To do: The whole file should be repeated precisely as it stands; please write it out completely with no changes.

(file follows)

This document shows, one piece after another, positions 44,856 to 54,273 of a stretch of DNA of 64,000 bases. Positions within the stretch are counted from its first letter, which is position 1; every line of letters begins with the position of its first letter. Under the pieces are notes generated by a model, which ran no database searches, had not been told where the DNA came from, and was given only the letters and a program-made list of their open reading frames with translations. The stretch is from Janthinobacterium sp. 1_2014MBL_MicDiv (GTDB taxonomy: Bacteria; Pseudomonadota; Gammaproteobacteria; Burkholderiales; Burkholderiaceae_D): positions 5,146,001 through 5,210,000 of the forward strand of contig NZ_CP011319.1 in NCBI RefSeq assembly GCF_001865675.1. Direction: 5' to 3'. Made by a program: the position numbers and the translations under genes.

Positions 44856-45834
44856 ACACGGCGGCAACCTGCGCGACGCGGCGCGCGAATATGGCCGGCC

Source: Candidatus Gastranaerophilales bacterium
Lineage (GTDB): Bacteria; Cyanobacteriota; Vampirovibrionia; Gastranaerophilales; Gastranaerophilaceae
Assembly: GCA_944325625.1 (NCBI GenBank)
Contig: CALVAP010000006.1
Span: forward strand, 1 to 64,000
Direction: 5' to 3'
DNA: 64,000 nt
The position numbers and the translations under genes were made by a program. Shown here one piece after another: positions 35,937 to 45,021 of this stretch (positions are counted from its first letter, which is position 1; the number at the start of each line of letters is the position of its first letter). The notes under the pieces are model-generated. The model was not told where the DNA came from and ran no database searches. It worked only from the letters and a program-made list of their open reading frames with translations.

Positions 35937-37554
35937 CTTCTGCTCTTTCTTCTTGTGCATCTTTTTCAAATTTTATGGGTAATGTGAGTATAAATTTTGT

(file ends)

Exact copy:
This document shows, one piece after another, positions 44,856 to 54,273 of a stretch of DNA of 64,000 bases. Positions within the stretch are counted from its first letter, which is position 1; every line of letters begins with the position of its first letter. Under the pieces are notes generated by a model, which ran no database searches, had not been told where the DNA came from, and was given only the letters and a program-made list of their open reading frames with translations. The stretch is from Janthinobacterium sp. 1_2014MBL_MicDiv (GTDB taxonomy: Bacteria; Pseudomonadota; Gammaproteobacteria; Burkholderiales; Burkholderiaceae_D): positions 5,146,001 through 5,210,000 of the forward strand of contig NZ_CP011319.1 in NCBI RefSeq assembly GCF_001865675.1. Direction: 5' to 3'. Made by a program: the position numbers and the translations under genes.

Positions 44856-45834
44856 ACACGGCGGCAACCTGCGCGACGCGGCGCGCGAATATGGCCGGCC

Source: Candidatus Gastranaerophilales bacterium
Lineage (GTDB): Bacteria; Cyanobacteriota; Vampirovibrionia; Gastranaerophilales; Gastranaerophilaceae
Assembly: GCA_944325625.1 (NCBI GenBank)
Contig: CALVAP010000006.1
Span: forward strand, 1 to 64,000
Direction: 5' to 3'
DNA: 64,000 nt
The position numbers and the translations under genes were made by a program. Shown here one piece after another: positions 35,937 to 45,021 of this stretch (positions are counted from its first letter, which is position 1; the number at the start of each line of letters is the position of its first letter). The notes under the pieces are model-generated. The model was not told where the DNA came from and ran no database searches. It worked only from the letters and a program-made list of their open reading frames with translations.

Positions 35937-37554
35937 CTTCTGCTCTTTCTTCTTGTGCATCTTTTTCAAATTTTATGGGTAATGTGAGTATAAATTTTGT